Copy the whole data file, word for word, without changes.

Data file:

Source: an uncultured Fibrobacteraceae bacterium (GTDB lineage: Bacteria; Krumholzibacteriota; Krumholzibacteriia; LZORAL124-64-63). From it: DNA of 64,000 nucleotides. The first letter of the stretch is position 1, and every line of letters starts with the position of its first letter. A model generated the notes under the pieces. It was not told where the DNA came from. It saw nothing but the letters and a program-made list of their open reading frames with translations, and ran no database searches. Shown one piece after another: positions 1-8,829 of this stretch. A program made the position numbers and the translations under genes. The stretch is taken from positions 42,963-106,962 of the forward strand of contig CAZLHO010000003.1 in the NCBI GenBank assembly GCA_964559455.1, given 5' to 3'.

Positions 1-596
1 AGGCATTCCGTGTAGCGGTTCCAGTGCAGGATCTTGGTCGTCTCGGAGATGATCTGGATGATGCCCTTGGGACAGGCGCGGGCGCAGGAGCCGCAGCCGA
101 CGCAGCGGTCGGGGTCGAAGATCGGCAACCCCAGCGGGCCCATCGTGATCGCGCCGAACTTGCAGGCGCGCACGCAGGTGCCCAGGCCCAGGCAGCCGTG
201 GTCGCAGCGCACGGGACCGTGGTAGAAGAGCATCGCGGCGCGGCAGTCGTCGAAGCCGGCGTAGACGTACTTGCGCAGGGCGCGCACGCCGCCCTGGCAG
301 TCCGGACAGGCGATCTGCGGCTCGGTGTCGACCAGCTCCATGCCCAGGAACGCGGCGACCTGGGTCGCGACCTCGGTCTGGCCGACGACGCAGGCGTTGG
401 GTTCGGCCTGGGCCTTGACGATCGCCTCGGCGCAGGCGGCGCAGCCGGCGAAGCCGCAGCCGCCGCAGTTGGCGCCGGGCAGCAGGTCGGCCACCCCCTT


Source: an uncultured Fibrobacteraceae bacterium (GTDB lineage: Bacteria; Krumholzibacteriota; Krumholzibacteriia; LZORAL124-64-63). From it: DNA of 64,000 nucleotides. The first letter of the stretch is position 1, and every line of letters starts with the position of its first letter. A model generated the notes under the pieces. It was not told where the DNA came from. It saw nothing but the letters and a program-made list of their open reading frames with translations, and ran no database searches. Shown one piece after another: positions 1-8,829 of this stretch. A program made the position numbers and the translations under genes. The stretch is taken from positions 42,963-106,962 of the forward strand of contig CAZLHO010000003.1 in the NCBI GenBank assembly GCA_964559455.1, given 5' to 3'.

Positions 1-596
1 AGGCATTCCGTGTAGCGGTTCCAGTGCAGGATCTTGGTCGTCTCGGAGATGATCTGGATGATGCCCTTGGGACAGGCGCGGGCGCAGGAGCCGCAGCCGA
101 CGCAGCGGTCGGGGTCGAAGATCGGCAACCCCAGCGGGCCCATCGTGATCGCGCCGAACTTGCAGGCGCGCACGCAGGTGCCCAGGCCCAGGCAGCCGTG
201 GTCGCAGCGCACGGGACCGTGGTAGAAGAGCATCGCGGCGCGGCAGTCGTCGAAGCCGGCGTAGACGTACTTGCGCAGGGCGCGCACGCCGCCCTGGCAG
301 TCCGGACAGGCGATCTGCGGCTCGGTGTCGACCAGCTCCATGCCCAGGAACGCGGCGACCTGGGTCGCGACCTCGGTCTGGCCGACGACGCAGGCGTTGG
401 GTTCGGCCTGGGCCTTGACGATCGCCTCGGCGCAGGCGGCGCAGCCGGCGAAGCCGCAGCCGCCGCAGTTGGCGCCGGGCAGCAGGTCGGCCACCCCCTT